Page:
blob: b19da8655452b8aa5fce88f9ce4953b55bfafbc2 [file] [log] [blame]
.. Permission is granted to copy, distribute and/or modify this
.. document under the terms of the GNU Free Documentation License,
.. Version 1.1 or any later version published by the Free Software
.. Foundation, with no Invariant Sections, no Front-Cover Texts
.. and no Back-Cover Texts. A copy of the license is included at
.. Documentation/media/uapi/fdl-appendix.rst.
.. TODO: replace it to GFDL-1.1-or-later WITH no-invariant-sections
.. _userp:
Streaming I/O (User Pointers)
Input and output devices support this I/O method when the
``V4L2_CAP_STREAMING`` flag in the ``capabilities`` field of struct
:c:type:`v4l2_capability` returned by the
:ref:`VIDIOC_QUERYCAP` ioctl is set. If the
particular user pointer method (not only memory mapping) is supported
must be determined by calling the :ref:`VIDIOC_REQBUFS` ioctl
with the memory type set to ``V4L2_MEMORY_USERPTR``.
This I/O method combines advantages of the read/write and memory mapping
methods. Buffers (planes) are allocated by the application itself, and
can reside for example in virtual or shared memory. Only pointers to
data are exchanged, these pointers and meta-information are passed in
struct :c:type:`v4l2_buffer` (or in struct
:c:type:`v4l2_plane` in the multi-planar API case). The
driver must be switched into user pointer I/O mode by calling the
:ref:`VIDIOC_REQBUFS` with the desired buffer type.
No buffers (planes) are allocated beforehand, consequently they are not
indexed and cannot be queried like mapped buffers with the
Example: Initiating streaming I/O with user pointers
.. code-block:: c
struct v4l2_requestbuffers reqbuf;
memset (&reqbuf, 0, sizeof (reqbuf));
reqbuf.type = V4L2_BUF_TYPE_VIDEO_CAPTURE;
reqbuf.memory = V4L2_MEMORY_USERPTR;
if (ioctl (fd, VIDIOC_REQBUFS, &reqbuf) == -1) {
if (errno == EINVAL)
printf ("Video capturing or user pointer streaming is not supported\\n");
perror ("VIDIOC_REQBUFS");
Buffer (plane) addresses and sizes are passed on the fly with the
:ref:`VIDIOC_QBUF <VIDIOC_QBUF>` ioctl. Although buffers are commonly
cycled, applications can pass different addresses and sizes at each
:ref:`VIDIOC_QBUF <VIDIOC_QBUF>` call. If required by the hardware the
driver swaps memory pages within physical memory to create a continuous
area of memory. This happens transparently to the application in the
virtual memory subsystem of the kernel. When buffer pages have been
swapped out to disk they are brought back and finally locked in physical
memory for DMA. [#f1]_
Filled or displayed buffers are dequeued with the
:ref:`VIDIOC_DQBUF <VIDIOC_QBUF>` ioctl. The driver can unlock the
memory pages at any time between the completion of the DMA and this
ioctl. The memory is also unlocked when
:ref:`VIDIOC_REQBUFS`, or when the device is closed.
Applications must take care not to free buffers without dequeuing.
Firstly, the buffers remain locked for longer, wasting physical memory.
Secondly the driver will not be notified when the memory is returned to
the application's free list and subsequently reused for other purposes,
possibly completing the requested DMA and overwriting valuable data.
For capturing applications it is customary to enqueue a number of empty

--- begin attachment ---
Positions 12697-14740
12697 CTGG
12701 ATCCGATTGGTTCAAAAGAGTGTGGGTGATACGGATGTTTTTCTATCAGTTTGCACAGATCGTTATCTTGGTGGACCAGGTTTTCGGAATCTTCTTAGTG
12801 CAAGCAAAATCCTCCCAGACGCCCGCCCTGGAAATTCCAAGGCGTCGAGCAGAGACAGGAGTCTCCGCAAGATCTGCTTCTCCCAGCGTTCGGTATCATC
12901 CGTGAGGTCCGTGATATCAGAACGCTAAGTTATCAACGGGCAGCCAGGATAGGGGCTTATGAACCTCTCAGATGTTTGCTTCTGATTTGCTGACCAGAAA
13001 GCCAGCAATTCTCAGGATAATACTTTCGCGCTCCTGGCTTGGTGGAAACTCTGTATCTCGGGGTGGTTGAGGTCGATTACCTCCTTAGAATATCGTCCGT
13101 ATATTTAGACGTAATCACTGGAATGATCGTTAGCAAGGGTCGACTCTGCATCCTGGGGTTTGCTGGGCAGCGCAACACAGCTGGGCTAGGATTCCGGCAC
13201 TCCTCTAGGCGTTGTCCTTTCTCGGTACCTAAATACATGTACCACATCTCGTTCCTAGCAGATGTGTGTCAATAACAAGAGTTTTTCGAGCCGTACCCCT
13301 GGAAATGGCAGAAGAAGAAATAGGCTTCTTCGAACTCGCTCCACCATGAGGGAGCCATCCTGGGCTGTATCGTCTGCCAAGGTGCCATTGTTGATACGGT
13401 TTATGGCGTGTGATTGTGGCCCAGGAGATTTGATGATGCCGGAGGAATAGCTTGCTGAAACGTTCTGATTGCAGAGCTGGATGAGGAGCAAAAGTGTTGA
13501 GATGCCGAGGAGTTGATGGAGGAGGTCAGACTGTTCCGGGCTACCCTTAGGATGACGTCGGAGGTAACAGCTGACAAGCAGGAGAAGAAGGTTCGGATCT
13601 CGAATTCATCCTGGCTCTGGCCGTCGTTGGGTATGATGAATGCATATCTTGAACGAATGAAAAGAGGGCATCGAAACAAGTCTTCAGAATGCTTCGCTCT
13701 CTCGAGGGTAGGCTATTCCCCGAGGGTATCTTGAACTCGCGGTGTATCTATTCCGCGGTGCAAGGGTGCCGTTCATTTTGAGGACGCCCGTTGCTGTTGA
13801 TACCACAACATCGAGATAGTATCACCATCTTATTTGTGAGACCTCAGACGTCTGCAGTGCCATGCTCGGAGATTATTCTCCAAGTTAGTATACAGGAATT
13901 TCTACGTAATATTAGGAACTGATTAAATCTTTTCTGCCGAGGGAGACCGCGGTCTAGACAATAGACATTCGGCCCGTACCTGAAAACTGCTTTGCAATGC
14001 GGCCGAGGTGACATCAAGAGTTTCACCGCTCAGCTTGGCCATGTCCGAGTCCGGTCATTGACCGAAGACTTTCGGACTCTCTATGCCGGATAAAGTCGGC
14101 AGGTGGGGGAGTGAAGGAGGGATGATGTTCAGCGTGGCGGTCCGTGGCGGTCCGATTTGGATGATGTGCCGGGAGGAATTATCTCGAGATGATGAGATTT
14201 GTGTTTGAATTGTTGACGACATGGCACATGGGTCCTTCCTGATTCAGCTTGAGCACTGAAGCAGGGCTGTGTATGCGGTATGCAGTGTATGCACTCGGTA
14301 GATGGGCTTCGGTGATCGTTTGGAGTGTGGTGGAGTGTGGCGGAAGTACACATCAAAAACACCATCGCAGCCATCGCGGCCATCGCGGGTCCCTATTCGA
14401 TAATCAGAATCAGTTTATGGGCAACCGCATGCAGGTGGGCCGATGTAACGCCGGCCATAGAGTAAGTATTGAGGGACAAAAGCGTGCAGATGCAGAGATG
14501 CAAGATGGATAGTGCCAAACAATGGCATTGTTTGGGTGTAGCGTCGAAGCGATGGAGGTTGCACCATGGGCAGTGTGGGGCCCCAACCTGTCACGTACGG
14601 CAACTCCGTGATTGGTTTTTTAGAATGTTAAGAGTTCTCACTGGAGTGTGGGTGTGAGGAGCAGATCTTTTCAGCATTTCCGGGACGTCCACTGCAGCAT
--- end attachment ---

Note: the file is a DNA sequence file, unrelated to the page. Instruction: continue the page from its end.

buffers, to start capturing and enter the read loop. Here the
application waits until a filled buffer can be dequeued, and re-enqueues
the buffer when the data is no longer needed. Output applications fill
and enqueue buffers, when enough buffers are stacked up output is
started. In the write loop, when the application runs out of free
buffers it must wait until an empty buffer can be dequeued and reused.
Two methods exist to suspend execution of the application until one or
more buffers can be dequeued. By default :ref:`VIDIOC_DQBUF
<VIDIOC_QBUF>` blocks when no buffer is in the outgoing queue. When the
``O_NONBLOCK`` flag was given to the :ref:`open() <func-open>` function,
:ref:`VIDIOC_DQBUF <VIDIOC_QBUF>` returns immediately with an ``EAGAIN``
error code when no buffer is available. The :ref:`select()
<func-select>` or :ref:`poll() <func-poll>` function are always
To start and stop capturing or output applications call the
.. note::
:ref:`VIDIOC_STREAMOFF <VIDIOC_STREAMON>` removes all buffers from
both queues and unlocks all buffers as a side effect. Since there is no
notion of doing anything "now" on a multitasking system, if an
application needs to synchronize with another event it should examine
the struct :c:type:`v4l2_buffer` ``timestamp`` of captured or
outputted buffers.
Drivers implementing user pointer I/O must support the
:ref:`select() <func-select>` and :ref:`poll() <func-poll>` function. [#f2]_
.. [#f1]
We expect that frequently used buffers are typically not swapped out.
Anyway, the process of swapping, locking or generating scatter-gather
lists may be time consuming. The delay can be masked by the depth of
the incoming buffer queue, and perhaps by maintaining caches assuming
a buffer will be soon enqueued again. On the other hand, to optimize
memory usage drivers can limit the number of buffers locked in
advance and recycle the most recently used buffers first. Of course,
the pages of empty buffers in the incoming queue need not be saved to
disk. Output buffers must be saved on the incoming and outgoing queue
because an application may share them with other processes.
.. [#f2]
At the driver level :ref:`select() <func-select>` and :ref:`poll() <func-poll>` are
the same, and :ref:`select() <func-select>` is too important to be optional.
The rest should be evident.